Last weekend I went to see the York Astronomical Society to hang out and do some astronomy. This time of year the days are starting to get long and it doesn’t get dark until very late, but there are still plenty of things to see.
Here’s Venus just poking out near where the Sun had set. It’s much dimmer than it was a couple of months ago, due the amount of sun light that’s actually reflecting from the surface.
You can even make out the crescent shape of Venus with this photograph, though it looked much better through a telescope.
I also took my first ever photographs (and video) of the Sun through a telescope.
There was plenty of talk in the news of the “supermoon” phenomenon, which meant that the full moon appeared to be visually larger and brighter in the sky than usual. Here’s a picture of the moon taken on Saturday night in Thorner just outside of Leeds.
As you can see there was just enough cloud to stop a clear shot, and on Sunday night it wasn’t much better.
Though to be honest I didn’t mind the cloud, as I really like these pictures of the full moon rising through them in the distance, as taken from The York Astronomical Society‘s observatory just outside of York.
The problem with the moon being so bright (and orange when rising) is that you don’t get much detail, but by putting the shutter speed down you can pick up much more detail on the surface.
While I was at it, I also directed my camera towards Venus to take this rather cool photo of it directly below Alpha Arietis.
This last weekend marked the 40th anniversary of The York Astronomical Society, and what a weekend it was – action packed with no less than six talks and plenty of fun.
On Friday night we had the company of Dr. Allan Chapman talking about Johannes Hevelius which was absolutely fascinating, then on Saturday morning we had Prof. Monica Grady, talking about how science analyses the materials brought to earth via meteorites to build models on the creation of the solar system, then Martin Dawson shared a brief history of YAS which included lots of information about previous observatories.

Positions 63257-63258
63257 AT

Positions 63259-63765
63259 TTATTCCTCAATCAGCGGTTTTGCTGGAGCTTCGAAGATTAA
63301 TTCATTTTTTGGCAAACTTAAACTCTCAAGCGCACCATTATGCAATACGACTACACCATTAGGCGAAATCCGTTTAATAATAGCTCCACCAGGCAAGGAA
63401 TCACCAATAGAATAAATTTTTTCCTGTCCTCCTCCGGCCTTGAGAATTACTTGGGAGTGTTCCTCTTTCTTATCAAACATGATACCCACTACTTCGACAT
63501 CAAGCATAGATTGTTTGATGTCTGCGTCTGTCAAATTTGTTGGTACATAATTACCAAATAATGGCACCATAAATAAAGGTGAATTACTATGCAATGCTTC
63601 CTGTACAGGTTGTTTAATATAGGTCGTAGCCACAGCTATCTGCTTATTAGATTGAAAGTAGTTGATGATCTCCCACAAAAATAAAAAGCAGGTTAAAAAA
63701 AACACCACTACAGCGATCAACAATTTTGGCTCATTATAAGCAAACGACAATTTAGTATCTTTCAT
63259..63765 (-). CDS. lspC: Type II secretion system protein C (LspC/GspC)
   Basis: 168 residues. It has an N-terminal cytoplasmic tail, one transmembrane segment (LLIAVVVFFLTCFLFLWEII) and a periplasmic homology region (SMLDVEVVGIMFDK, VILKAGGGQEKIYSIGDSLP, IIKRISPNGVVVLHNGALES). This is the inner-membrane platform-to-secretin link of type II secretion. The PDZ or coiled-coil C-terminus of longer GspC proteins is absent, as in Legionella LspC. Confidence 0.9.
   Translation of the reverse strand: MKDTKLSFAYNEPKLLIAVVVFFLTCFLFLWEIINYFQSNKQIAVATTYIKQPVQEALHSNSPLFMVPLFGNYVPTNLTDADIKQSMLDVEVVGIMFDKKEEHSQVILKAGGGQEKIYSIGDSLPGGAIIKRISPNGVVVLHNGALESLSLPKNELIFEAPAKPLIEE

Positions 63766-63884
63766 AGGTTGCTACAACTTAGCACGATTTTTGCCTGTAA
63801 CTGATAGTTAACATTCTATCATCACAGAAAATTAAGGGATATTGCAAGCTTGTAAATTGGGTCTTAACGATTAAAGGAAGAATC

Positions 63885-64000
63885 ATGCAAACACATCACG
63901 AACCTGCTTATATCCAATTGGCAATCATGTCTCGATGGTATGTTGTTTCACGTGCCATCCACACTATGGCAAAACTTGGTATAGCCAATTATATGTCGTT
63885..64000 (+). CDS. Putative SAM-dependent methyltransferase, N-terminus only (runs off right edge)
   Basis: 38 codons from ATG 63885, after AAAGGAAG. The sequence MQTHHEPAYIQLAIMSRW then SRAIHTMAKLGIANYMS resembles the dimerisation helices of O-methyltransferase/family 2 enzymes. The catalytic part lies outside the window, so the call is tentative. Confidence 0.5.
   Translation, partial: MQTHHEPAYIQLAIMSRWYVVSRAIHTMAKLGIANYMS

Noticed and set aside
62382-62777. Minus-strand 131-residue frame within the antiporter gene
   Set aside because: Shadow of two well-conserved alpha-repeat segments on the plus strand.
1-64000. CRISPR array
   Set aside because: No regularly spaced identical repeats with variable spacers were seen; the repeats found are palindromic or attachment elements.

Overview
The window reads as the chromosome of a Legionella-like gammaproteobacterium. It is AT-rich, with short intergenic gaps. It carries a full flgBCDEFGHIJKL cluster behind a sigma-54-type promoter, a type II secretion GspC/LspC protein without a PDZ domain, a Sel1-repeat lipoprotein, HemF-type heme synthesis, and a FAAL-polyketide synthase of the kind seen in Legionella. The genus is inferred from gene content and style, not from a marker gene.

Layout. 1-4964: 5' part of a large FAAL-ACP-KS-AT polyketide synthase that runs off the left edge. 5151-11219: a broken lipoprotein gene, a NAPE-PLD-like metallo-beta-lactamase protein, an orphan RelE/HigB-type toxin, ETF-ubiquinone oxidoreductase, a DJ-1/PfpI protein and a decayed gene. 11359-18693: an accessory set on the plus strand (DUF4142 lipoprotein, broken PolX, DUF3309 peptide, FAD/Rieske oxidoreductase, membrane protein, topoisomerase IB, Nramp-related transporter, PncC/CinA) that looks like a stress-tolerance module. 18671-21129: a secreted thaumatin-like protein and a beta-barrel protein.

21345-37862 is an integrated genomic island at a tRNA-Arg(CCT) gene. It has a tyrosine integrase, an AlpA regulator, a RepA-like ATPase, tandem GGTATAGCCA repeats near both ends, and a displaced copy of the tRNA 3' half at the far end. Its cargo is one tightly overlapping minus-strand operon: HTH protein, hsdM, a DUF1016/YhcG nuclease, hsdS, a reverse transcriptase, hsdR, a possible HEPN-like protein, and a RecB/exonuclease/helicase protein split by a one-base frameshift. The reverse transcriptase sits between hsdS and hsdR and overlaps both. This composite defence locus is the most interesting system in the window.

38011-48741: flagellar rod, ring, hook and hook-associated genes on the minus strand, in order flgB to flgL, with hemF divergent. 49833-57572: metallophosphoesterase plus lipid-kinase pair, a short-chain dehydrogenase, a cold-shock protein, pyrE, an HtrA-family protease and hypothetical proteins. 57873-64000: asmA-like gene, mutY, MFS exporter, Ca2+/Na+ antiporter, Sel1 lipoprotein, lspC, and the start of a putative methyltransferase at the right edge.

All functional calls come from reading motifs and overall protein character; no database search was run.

Saturday afternoon included cutting of the cake, and three more talks including Paul Money on his favourite images of The Space Shuttle, Nik Syzmanek with some amazing astrophotography and Dame Professor Jocelyn Bell-Burnell on the story of gold. As a space flight fan, my favourite talk had to be Paul’s, however I found all of them extremely interesting.
To finish off the weekend, the faithful returned to the observatory on the Sunday night to do some real astronomy in the cold. I took the opportunity to capture a few photographs of a very impressive looking moon like the one shown above (and more to come!)
I’ve been a member of The York Astronomical Society for a few years now, and I thoroughly enjoyed the celebrations.
Many thanks to everyone who was involved in making it all happen.